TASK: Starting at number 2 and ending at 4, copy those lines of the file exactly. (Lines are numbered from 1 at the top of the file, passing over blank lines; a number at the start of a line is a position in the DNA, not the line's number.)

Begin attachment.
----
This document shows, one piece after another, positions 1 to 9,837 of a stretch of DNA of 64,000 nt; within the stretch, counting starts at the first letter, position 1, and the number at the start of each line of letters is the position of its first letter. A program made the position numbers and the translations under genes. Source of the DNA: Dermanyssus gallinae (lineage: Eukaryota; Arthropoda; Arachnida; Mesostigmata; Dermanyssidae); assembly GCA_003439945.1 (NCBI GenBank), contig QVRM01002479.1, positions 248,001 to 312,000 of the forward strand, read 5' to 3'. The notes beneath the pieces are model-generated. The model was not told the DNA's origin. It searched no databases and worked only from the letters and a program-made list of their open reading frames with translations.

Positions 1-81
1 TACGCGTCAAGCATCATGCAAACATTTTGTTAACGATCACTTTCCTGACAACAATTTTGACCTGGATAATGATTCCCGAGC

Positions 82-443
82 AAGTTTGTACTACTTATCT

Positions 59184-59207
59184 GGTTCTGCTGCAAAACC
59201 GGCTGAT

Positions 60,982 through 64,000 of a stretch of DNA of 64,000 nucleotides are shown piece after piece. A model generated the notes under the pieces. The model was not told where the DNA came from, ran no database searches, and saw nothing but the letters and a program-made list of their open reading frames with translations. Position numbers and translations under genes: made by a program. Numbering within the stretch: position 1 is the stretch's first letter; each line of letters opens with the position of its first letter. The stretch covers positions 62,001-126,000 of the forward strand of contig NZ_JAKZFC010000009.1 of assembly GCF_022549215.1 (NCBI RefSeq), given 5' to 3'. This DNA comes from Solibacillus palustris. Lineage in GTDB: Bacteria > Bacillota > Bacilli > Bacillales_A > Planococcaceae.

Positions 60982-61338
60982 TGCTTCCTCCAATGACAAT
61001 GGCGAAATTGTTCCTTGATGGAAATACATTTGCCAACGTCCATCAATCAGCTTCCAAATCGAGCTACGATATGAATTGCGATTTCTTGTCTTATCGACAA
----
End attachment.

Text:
Positions 1-81
1 TACGCGTCAAGCATCATGCAAACATTTTGTTAACGATCACTTTCCTGACAACAATTTTGACCTGGATAATGATTCCCGAGC

Positions 82-443